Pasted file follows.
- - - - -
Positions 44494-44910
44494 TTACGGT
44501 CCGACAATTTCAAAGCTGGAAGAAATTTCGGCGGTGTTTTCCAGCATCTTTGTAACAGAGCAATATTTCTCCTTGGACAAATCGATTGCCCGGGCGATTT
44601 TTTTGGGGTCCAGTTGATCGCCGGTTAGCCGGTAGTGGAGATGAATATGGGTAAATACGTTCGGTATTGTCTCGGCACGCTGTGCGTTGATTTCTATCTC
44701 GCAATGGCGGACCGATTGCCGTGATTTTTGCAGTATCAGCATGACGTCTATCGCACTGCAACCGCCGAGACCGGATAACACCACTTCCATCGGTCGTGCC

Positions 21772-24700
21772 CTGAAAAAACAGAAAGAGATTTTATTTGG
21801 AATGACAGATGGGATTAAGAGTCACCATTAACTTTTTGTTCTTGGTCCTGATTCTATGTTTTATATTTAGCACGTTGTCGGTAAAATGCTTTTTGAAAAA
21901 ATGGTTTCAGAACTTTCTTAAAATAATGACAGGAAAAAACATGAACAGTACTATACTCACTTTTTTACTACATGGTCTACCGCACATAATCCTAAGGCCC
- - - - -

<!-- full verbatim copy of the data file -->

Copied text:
Positions 44494-44910
44494 TTACGGT
44501 CCGACAATTTCAAAGCTGGAAGAAATTTCGGCGGTGTTTTCCAGCATCTTTGTAACAGAGCAATATTTCTCCTTGGACAAATCGATTGCCCGGGCGATTT
44601 TTTTGGGGTCCAGTTGATCGCCGGTTAGCCGGTAGTGGAGATGAATATGGGTAAATACGTTCGGTATTGTCTCGGCACGCTGTGCGTTGATTTCTATCTC
44701 GCAATGGCGGACCGATTGCCGTGATTTTTGCAGTATCAGCATGACGTCTATCGCACTGCAACCGCCGAGACCGGATAACACCACTTCCATCGGTCGTGCC

Positions 21772-24700
21772 CTGAAAAAACAGAAAGAGATTTTATTTGG
21801 AATGACAGATGGGATTAAGAGTCACCATTAACTTTTTGTTCTTGGTCCTGATTCTATGTTTTATATTTAGCACGTTGTCGGTAAAATGCTTTTTGAAAAA
21901 ATGGTTTCAGAACTTTCTTAAAATAATGACAGGAAAAAACATGAACAGTACTATACTCACTTTTTTACTACATGGTCTACCGCACATAATCCTAAGGCCC